3 Responses to Wild Oats Strewn

  1. Jon H says:

    That Mackey’s behavior was irresponsible is without a doubt. Whether it was also criminal is the issue. Mackey deliberately used his anonymous attacks to hurt his competitor, and likely to drive down the value of a stock Whole Foods would try to acquire.

    Will the blogosphere’s defenders of transparency rush to condemn this unethical behavior by a supposedly “good guy company” with the same fervor that was directed against other larger corporations? Don’t you think Wal-Mart’s “flogging across America” was pretty tame by comparison?

    What will blogs become when they grow up? Join the conversation at http://jon8332.typepad.com/force_for_good/2007/07/what-will-blogs.html

    Jon Harmon

  2. Steve Bresnen says:

    Mr. Mackey’s conduct may have been stupid and boorish but can hardly be illegal. It is hard to imagine any reasonable investor would rely to his/her detriment on the comments of an obviously anonymous blogger in an on-line forum. The nature of the comments contains no great analysis or insight, much less insider information. Any diminution in the value of Whole Foods Market’s stock could only be caused by a momentary loss of confidence in its CEO; the fundamentals of the company and its universally recognized reformation of the grocery business remain unchanged and will sustain the company in the short and long run. Although I live in Austin, I have never met Mr. Mackey and don’t have investments in his or any related business. I am a shopper at the store with the top products, beyond any reasonable argument.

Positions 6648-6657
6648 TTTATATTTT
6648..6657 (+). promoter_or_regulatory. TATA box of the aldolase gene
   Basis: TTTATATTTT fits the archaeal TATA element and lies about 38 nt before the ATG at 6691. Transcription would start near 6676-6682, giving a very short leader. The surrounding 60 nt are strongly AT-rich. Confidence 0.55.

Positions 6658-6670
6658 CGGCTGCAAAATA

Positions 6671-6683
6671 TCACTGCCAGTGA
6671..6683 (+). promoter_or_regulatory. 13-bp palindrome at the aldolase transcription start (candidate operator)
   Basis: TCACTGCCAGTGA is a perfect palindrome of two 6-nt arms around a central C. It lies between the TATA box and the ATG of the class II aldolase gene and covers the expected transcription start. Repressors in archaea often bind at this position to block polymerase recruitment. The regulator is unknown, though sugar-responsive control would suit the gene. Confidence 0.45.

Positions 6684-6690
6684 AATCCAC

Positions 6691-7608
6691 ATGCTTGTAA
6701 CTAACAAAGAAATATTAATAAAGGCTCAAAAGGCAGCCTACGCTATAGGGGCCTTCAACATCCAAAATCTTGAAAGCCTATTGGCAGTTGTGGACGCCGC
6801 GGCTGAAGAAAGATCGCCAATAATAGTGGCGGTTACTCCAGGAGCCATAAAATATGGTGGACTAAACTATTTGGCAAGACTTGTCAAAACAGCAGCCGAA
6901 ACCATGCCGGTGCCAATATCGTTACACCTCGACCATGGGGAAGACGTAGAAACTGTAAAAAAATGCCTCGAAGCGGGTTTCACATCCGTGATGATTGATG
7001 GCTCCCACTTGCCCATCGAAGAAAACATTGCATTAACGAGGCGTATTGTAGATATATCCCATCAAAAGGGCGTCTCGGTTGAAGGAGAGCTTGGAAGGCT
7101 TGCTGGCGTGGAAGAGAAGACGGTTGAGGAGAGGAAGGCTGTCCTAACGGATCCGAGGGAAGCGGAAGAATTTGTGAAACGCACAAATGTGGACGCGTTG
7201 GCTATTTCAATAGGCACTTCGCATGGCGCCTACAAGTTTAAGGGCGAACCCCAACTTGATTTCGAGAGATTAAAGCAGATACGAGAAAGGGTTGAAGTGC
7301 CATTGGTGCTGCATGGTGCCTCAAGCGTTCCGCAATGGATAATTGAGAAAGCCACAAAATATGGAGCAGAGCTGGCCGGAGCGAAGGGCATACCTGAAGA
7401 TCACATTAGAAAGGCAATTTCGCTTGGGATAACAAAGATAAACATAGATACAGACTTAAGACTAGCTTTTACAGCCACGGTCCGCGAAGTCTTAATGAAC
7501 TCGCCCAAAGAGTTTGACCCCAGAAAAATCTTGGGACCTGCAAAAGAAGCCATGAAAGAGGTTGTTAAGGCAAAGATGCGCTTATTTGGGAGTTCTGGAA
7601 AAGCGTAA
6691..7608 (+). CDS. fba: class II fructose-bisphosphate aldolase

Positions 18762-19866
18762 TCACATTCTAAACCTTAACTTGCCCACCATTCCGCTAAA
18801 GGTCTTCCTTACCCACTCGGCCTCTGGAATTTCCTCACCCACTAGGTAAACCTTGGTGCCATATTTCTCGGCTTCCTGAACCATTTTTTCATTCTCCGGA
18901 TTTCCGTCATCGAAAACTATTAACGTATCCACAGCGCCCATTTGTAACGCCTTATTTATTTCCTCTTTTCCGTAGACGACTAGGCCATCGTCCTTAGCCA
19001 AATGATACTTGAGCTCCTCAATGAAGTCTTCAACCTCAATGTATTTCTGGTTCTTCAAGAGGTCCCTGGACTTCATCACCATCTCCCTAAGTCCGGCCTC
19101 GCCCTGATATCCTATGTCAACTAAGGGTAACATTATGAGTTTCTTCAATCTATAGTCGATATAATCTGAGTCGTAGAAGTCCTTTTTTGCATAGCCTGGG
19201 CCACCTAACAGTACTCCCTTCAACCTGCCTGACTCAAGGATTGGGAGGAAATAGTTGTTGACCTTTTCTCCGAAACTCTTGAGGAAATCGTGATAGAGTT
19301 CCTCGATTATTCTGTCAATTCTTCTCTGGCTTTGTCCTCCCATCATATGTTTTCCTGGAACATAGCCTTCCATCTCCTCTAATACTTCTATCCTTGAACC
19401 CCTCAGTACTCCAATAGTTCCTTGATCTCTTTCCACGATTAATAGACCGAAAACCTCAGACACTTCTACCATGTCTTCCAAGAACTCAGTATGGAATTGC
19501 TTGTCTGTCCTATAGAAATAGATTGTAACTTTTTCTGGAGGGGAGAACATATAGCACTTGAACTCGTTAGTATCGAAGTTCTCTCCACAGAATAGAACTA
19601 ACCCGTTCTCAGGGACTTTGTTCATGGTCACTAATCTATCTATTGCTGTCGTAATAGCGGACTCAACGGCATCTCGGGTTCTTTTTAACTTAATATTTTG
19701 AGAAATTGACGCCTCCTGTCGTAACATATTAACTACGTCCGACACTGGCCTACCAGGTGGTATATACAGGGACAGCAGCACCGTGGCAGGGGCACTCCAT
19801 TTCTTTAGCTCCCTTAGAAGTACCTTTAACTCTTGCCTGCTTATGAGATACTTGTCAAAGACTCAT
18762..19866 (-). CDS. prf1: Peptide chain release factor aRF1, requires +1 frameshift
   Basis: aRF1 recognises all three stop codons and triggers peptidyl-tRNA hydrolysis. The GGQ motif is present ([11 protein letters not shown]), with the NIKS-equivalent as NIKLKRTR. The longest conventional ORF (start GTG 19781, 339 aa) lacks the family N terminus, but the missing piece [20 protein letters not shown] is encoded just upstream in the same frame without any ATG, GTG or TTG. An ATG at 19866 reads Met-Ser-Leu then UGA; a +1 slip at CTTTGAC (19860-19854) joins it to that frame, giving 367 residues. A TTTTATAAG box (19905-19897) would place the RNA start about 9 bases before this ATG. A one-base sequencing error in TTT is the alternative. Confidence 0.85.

3. wildgoats2 says:

    Odak deserved everything he got.

    That idiot ran wild oats into the ground. Destroying many, many careers and lives in the process.

    He will have a dark cloud to go with his dark personality everywhere he goes.

    Among the many policy mistakes:
    -“the tree of life disaster” where he tried to screw UNFI for Tree of Life. Lets just say he was crawling back to UNFI on his knees a year later.
    -his choice of executives were from conventional grocery companies who had no idea what it took to run a successful natural food operation.
    -Uniform policies were archaic in an industry where individual flair is very important to the work force. He didn’t know who his employees were.
    -Freezing 401 accounts this caused another brain drain making people think twice about investing in the company they worked for.
    -Lowering employee benefits and product discounts.
    -Employing draconian securities measures against workers requiring searches before people were allowed to leave. again a policy that did a lot of damage and was changed within a year.
    -Requiring gag orders to be signed in some cases giving up basic constitutional rights.
    -Cutting wages of everyone except the executives including himself. His bonuses were hundreds of thousands of dollars while long time employees were being offered 5 cent raises or no raise at all.

    He’s an idiot. I learned how not to run a company.

    I was also posting from within wild oats management, trying to blow the whistle on Odak and his mobsters.